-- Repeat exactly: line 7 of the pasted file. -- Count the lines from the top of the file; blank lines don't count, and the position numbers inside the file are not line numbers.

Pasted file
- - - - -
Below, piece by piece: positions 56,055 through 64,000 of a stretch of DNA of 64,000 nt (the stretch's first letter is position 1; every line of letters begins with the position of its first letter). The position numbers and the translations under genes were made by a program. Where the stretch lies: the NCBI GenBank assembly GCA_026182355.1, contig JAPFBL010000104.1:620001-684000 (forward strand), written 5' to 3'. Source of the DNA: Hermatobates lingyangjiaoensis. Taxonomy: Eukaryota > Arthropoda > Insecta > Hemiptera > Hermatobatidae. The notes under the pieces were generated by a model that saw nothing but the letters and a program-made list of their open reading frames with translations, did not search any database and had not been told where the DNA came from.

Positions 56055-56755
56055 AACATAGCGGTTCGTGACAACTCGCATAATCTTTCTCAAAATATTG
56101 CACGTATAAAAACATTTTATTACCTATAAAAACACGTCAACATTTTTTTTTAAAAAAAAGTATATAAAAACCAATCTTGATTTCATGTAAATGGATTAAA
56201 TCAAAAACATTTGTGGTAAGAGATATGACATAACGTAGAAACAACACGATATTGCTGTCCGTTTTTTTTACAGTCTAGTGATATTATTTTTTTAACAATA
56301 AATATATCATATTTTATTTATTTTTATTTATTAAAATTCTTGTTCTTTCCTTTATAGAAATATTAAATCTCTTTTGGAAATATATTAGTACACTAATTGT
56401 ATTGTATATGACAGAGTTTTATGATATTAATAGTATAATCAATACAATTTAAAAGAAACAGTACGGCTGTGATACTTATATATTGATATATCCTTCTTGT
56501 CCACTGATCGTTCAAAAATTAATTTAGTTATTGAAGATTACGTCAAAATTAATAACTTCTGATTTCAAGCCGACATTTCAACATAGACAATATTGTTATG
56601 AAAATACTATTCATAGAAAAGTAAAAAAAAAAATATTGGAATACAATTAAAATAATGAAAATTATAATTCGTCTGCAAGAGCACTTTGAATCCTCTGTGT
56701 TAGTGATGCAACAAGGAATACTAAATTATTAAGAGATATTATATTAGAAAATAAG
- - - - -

56401 ATTGTATATGACAGAGTTTTATGATATTAATAGTATAATCAATACAATTTAAAAGAAACAGTACGGCTGTGATACTTATATATTGATATATCCTTCTTGT